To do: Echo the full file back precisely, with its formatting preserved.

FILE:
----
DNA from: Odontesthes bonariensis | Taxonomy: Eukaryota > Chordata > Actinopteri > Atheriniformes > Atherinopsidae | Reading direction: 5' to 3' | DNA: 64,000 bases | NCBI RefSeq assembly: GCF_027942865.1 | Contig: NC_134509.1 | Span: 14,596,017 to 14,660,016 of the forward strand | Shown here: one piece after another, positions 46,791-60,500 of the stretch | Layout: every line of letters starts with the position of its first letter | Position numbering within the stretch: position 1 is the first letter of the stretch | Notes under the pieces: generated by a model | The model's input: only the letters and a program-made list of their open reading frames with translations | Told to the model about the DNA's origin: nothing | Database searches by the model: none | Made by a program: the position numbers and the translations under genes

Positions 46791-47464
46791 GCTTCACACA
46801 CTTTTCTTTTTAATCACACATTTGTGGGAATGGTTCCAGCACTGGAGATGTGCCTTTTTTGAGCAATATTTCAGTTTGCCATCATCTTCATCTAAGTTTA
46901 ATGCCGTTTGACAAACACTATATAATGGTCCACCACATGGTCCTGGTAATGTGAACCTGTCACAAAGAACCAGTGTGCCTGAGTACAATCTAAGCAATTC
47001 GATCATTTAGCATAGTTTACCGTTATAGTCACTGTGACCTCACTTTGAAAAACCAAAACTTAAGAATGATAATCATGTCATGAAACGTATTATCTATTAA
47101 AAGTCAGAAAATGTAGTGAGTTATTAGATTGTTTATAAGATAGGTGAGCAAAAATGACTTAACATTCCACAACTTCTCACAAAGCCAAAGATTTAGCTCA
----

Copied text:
DNA from: Odontesthes bonariensis | Taxonomy: Eukaryota > Chordata > Actinopteri > Atheriniformes > Atherinopsidae | Reading direction: 5' to 3' | DNA: 64,000 bases | NCBI RefSeq assembly: GCF_027942865.1 | Contig: NC_134509.1 | Span: 14,596,017 to 14,660,016 of the forward strand | Shown here: one piece after another, positions 46,791-60,500 of the stretch | Layout: every line of letters starts with the position of its first letter | Position numbering within the stretch: position 1 is the first letter of the stretch | Notes under the pieces: generated by a model | The model's input: only the letters and a program-made list of their open reading frames with translations | Told to the model about the DNA's origin: nothing | Database searches by the model: none | Made by a program: the position numbers and the translations under genes

Positions 46791-47464
46791 GCTTCACACA
46801 CTTTTCTTTTTAATCACACATTTGTGGGAATGGTTCCAGCACTGGAGATGTGCCTTTTTTGAGCAATATTTCAGTTTGCCATCATCTTCATCTAAGTTTA
46901 ATGCCGTTTGACAAACACTATATAATGGTCCACCACATGGTCCTGGTAATGTGAACCTGTCACAAAGAACCAGTGTGCCTGAGTACAATCTAAGCAATTC
47001 GATCATTTAGCATAGTTTACCGTTATAGTCACTGTGACCTCACTTTGAAAAACCAAAACTTAAGAATGATAATCATGTCATGAAACGTATTATCTATTAA
47101 AAGTCAGAAAATGTAGTGAGTTATTAGATTGTTTATAAGATAGGTGAGCAAAAATGACTTAACATTCCACAACTTCTCACAAAGCCAAAGATTTAGCTCA